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Yuroks to receive disputed $90 million fund

John Driscoll/The Times-Standard 3/02/2007

Interior Department goes against Hoopa arguments over settlement act

A massive fund in dispute for two decades will likely be released entirely to the Yurok Tribe, possibly ending the Hoopa Valley Tribe's hope that the $90 million might be split.

The U.S. Interior Department on Thursday decided that the money it held in trust under the Hoopa-Yurok Settlement Act belongs with the Yuroks. The money comes from timber sales on the Hoopa Reservation, which was split in 1988.

The Yuroks have long held that it should be compensated because its share of the reservation, a narrow swath of mostly privately owned land on either side of the Klamath River below Weitchpec, doesn't give them access to rich timber like that on the Hoopa Reservation.

”With this issue finally resolved, Yurok and Hoopa can put our differences aside,” said Yurok Chairwoman Maria Tripp in a statement. “I am excited at the opportunity we have to work together, heal old wounds, and build a prosperous and healthy community in a spirit of mutual cooperation.”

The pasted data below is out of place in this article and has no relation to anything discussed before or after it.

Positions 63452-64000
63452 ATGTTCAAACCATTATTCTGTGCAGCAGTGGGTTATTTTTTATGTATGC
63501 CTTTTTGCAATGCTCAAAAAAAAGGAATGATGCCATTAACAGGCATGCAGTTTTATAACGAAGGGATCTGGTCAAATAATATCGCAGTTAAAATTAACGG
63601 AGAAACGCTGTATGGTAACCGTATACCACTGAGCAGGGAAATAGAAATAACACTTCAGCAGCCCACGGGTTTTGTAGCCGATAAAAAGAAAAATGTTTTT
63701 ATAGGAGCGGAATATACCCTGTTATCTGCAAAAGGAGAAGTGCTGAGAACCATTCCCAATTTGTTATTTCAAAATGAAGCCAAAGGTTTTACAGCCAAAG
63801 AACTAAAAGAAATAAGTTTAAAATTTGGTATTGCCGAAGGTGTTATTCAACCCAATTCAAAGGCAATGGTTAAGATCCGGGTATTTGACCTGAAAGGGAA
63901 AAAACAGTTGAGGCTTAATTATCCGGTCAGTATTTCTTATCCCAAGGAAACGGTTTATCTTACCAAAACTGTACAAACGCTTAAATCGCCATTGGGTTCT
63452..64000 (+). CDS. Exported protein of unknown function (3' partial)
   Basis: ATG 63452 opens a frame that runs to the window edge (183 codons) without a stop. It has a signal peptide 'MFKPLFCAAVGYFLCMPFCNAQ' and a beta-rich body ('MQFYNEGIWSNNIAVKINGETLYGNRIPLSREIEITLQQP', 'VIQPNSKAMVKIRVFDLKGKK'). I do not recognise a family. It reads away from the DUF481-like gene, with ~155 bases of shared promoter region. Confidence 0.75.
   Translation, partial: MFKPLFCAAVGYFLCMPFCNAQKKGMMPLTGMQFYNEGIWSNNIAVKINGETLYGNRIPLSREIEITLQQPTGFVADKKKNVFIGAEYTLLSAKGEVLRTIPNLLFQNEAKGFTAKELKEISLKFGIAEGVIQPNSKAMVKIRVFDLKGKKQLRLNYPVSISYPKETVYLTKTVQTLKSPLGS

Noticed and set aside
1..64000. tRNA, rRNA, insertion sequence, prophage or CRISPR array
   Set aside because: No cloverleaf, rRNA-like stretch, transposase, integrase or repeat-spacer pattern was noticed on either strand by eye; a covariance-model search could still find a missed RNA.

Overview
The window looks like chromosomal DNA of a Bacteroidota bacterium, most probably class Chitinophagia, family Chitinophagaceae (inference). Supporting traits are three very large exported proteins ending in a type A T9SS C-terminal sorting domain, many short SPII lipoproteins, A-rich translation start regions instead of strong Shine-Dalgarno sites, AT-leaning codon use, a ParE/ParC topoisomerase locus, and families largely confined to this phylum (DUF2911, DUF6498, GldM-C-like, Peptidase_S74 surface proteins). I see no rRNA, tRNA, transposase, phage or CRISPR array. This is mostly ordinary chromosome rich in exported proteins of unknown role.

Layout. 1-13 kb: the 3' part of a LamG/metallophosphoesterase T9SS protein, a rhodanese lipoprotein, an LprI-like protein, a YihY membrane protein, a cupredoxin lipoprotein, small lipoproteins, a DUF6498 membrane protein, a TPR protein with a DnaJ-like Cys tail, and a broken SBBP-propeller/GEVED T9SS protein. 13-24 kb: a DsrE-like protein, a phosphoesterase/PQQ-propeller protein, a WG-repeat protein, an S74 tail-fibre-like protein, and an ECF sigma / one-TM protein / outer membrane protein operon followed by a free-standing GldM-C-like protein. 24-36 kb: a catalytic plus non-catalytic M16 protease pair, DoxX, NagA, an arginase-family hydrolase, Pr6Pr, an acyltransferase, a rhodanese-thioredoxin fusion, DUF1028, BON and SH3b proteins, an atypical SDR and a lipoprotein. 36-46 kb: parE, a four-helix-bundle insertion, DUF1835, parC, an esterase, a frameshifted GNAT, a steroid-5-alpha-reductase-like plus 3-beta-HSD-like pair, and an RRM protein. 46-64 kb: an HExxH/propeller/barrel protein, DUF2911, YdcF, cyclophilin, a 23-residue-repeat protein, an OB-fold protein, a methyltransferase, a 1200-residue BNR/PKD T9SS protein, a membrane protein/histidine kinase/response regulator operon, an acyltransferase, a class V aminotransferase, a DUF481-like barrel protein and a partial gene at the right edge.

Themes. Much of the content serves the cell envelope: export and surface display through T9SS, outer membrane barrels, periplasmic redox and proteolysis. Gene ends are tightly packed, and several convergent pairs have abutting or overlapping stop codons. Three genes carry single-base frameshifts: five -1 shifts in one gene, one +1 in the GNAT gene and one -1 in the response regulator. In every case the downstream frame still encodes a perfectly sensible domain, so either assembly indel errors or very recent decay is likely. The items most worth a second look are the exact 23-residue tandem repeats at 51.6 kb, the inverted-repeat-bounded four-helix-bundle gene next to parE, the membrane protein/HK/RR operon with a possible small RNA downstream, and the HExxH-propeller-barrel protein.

Hoopa Chairman Clifford Lyle Marshall was traveling Thursday and was unable to be reached for comment.

In a letter to the tribes from Ross Swimmer,

Special Trustee for American Indians, the department writes that the Yurok Tribe can still submit an unconditional waiver of claims against the government. Once the tribe does that, Swimmer writes, the money will be released to the tribe. The decision is a turnaround from the Interior Department's earlier stance that because the Yurok Tribe sued over the settlement act, it forfeited its right to the funds. But Interior also held that the Hoopa Tribe was entitled to no more money than it had already received years ago -- about $34 million.

In the Thursday letter, Swimmer writes that there is no time limit on the Yurok Tribe's being able to provide a waiver of its claims, unlike the argument the Hoopa Tribe made that the settlement act's authority has expired.

”Fundamentally, nothing in the act states that the Yurok Tribe's choosing to litigate its takings claim would cause the tribe to forfeit the benefits under the act,” Swimmer wrote.

Tripp said that the Yurok Tribal Council will develop a strategy to use the money, and that any final plan would be voted on by the tribe's members.

John Driscoll can be reached at 441-0504 or jdriscoll@times-standard.com.

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